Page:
News from Falcon Student Media

The Perch

News from Falcon Student Media

The Perch

News from Falcon Student Media

The Perch

New LET program teaches love, empathy, tolerance

After recognizing a variety of social issues occuring within the student body, Evan Apanovitch, Traci Holstein, school counselors, and other DEI (Diversity Equity and Inclusion) coordinators formed the new Love, Empathy, and Tolerance (LET) program, which kicked off in the fall semester. LET has been infused into advisory through Circle and MOSAIC lessons every month.

“Many of the people on campus who care deeply about student well-being were tired of the negatives that were brought to their attention,” said Apanovitch, the advisory program coordinator. “We felt that action was needed, and needed now.”

Holstein decided to address these issues directly by hosting meetings for the previously mentioned faculty to meet and brainstorm solutions.

“The idea for LET started mid-fall semester when we were seeing more and more students being less empathetic than in the past,” said Holstein, the associate dean of students. “As a school, we try to be proactive, therefore, we initiated LET.”

Apanovitch said that the goal of the LET program is to “begin conversations and reflections about what it means to be a member of a community in general, but more importantly the Palmer Trinity School Community.”

“We don’t expect that campus will become a place where no hardships exist, but instead, to help us all, teachers included, understand how acting with kindness, love, empathy, and tolerance can strengthen our collective experience,” he said.

Holstein said that many members of the faculty and staff believe that the increasing lack of empathy may be a result of the many challenges the COVID-19 pandemic presented to school, including leaving “many students unaware of how to behave in a community.”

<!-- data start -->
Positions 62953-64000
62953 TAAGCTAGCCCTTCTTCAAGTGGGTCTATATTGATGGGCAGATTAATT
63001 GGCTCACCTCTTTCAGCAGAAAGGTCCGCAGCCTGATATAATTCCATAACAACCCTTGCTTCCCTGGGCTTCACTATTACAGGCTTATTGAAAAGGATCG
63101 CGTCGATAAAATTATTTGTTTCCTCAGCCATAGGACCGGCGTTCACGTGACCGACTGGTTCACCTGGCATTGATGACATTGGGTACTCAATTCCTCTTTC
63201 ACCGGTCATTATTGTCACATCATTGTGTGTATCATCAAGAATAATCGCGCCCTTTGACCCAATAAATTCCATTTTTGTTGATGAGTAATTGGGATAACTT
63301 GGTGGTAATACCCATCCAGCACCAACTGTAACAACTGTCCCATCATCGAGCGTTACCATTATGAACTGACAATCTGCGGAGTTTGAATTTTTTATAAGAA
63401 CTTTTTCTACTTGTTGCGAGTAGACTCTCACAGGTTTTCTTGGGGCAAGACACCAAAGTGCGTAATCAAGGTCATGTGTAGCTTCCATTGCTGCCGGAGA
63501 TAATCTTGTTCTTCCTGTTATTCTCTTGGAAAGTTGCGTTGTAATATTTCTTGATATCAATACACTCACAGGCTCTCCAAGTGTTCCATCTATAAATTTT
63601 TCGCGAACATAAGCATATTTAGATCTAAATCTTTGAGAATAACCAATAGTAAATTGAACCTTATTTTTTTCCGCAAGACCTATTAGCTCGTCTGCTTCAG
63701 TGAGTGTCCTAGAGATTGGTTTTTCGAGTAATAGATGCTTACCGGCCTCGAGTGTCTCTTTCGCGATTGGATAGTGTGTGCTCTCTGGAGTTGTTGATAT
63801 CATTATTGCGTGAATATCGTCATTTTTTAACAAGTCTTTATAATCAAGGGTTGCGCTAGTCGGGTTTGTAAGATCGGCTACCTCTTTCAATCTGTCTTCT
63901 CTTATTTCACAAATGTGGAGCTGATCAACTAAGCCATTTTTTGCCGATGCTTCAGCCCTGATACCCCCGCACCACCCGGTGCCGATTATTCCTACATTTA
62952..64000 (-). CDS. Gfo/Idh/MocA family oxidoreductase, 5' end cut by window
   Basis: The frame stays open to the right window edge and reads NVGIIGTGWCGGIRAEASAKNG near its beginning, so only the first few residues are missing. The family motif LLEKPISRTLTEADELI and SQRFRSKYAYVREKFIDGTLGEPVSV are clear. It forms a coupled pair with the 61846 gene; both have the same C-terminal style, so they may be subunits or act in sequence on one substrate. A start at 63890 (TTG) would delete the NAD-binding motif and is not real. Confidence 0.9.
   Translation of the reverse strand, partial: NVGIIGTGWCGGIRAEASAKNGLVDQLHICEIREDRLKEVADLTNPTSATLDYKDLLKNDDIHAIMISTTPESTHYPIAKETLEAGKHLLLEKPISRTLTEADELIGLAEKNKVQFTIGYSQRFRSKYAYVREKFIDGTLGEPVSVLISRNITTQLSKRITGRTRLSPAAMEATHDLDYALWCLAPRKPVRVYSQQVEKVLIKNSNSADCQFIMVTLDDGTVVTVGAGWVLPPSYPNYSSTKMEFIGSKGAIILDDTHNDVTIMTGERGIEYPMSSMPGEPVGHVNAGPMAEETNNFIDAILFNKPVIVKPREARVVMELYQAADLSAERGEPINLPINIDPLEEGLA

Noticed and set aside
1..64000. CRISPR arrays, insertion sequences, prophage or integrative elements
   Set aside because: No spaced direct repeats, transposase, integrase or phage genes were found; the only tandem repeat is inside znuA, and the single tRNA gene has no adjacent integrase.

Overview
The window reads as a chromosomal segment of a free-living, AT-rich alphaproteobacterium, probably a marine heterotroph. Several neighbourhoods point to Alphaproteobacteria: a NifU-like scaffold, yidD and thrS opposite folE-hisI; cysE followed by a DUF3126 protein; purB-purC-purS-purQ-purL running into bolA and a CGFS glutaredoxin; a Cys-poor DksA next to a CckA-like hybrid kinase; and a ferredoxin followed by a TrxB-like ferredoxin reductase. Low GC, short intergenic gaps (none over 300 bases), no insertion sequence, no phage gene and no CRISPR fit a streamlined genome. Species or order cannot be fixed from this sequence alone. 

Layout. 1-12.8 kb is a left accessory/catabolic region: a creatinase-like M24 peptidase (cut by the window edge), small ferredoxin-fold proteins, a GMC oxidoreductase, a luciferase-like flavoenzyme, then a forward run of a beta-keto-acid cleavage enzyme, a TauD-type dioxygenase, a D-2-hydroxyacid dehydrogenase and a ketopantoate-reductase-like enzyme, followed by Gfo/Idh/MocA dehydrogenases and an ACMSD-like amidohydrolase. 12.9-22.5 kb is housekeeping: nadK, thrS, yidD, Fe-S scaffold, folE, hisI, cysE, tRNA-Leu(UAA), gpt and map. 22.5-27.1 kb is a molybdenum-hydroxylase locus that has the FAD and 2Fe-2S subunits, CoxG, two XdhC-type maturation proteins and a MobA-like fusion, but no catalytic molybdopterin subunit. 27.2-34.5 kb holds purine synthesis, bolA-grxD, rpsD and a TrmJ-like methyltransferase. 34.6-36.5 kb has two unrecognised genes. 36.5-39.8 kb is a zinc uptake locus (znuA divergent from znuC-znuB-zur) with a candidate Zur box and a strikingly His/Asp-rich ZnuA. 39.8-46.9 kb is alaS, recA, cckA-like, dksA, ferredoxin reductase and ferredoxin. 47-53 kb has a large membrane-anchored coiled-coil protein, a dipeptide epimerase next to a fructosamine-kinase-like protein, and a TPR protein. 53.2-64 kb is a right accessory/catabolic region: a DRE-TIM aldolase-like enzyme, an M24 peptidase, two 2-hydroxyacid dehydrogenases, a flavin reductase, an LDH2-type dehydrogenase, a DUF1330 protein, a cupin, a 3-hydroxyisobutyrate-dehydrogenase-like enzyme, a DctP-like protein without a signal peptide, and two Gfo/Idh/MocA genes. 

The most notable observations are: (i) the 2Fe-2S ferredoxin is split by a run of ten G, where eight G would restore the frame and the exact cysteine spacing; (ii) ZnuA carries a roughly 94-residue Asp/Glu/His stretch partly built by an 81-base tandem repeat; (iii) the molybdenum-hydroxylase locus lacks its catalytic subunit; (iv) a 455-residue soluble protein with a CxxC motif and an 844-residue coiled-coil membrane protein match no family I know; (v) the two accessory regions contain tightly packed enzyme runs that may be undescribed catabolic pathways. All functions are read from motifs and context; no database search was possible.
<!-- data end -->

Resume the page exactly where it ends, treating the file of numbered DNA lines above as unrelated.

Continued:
“Many were quarantined during formidable years, years when a child learns how to act in a community, in society, among others,” Holstein said. “We hope to fill the gaps left by COVID and nurture our students and help them become successful, kind, and empathic people.”

The faculty has many plans for the program including outreach speakers about different topics for each grade. For example, Student Activites Director Alexandra Cartaya helped plan a LET-inspired Day of Service on Jan. 30.

The Middle School, for example, listened to a speaker from the Chapman Partnership who spoke about the struggles faced in homelessness. On the service day, 6th, 7th, and 8th graders made bagged lunches for the residents at the shelter.

Freshmen and sophomores welcomed a speaker from Branches who spoke children living in low-income households. The juniors met with a representative from Lotus House, a women’s shelter for those seeking care after domestic abuse. All three grades made cards and care packages for their respective communities.

Lastly, the seniors learned about inclusion for individuals with developmental disabilities from Daniel Cartaya, the director of Our Pride Academy (OPA). The students then made friendship bracelets and candy bags for the students at OPA.

“The purpose of these mini-service projects is for students to develop empathy for people in our community that are underserved and to show them how even a small act of kindness can make an impact and help to brighten someone’s day,” Cartaya said.

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